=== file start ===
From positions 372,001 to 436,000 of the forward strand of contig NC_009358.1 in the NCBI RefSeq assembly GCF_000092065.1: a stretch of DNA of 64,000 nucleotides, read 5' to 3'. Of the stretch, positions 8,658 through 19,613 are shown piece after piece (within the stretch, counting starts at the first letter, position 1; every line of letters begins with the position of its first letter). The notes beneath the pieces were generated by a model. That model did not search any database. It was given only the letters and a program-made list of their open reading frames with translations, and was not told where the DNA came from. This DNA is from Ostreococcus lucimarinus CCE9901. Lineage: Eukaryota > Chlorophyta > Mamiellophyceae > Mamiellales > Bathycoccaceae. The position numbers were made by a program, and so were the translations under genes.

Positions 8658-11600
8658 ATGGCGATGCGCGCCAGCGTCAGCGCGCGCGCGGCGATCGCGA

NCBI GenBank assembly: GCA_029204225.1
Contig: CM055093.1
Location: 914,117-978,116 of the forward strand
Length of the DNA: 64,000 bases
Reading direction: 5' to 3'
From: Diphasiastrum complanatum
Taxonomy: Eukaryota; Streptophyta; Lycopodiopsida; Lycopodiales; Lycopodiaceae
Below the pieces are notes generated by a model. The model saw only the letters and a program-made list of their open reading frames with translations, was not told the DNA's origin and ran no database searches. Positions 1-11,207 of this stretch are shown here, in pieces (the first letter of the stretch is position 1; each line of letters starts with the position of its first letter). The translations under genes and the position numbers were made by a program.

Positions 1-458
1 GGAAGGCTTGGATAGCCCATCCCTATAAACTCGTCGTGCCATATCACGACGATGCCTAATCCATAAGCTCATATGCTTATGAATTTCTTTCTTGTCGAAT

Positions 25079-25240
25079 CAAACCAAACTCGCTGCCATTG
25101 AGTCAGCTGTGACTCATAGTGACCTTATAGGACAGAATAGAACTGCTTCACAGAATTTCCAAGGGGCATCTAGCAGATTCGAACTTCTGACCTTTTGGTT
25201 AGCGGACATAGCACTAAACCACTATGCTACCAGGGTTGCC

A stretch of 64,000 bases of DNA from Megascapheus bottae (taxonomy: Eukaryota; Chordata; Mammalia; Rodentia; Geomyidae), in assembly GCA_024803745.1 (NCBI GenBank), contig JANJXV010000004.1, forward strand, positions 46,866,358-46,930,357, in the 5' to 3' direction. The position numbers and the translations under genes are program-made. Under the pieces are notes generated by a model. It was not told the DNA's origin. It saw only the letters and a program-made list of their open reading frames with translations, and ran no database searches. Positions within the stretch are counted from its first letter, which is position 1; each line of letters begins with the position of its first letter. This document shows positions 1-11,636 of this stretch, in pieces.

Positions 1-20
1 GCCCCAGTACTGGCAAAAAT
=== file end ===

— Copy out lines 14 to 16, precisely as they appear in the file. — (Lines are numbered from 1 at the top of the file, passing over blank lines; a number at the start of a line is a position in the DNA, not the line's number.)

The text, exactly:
Positions 25079-25240
25079 CAAACCAAACTCGCTGCCATTG
25101 AGTCAGCTGTGACTCATAGTGACCTTATAGGACAGAATAGAACTGCTTCACAGAATTTCCAAGGGGCATCTAGCAGATTCGAACTTCTGACCTTTTGGTT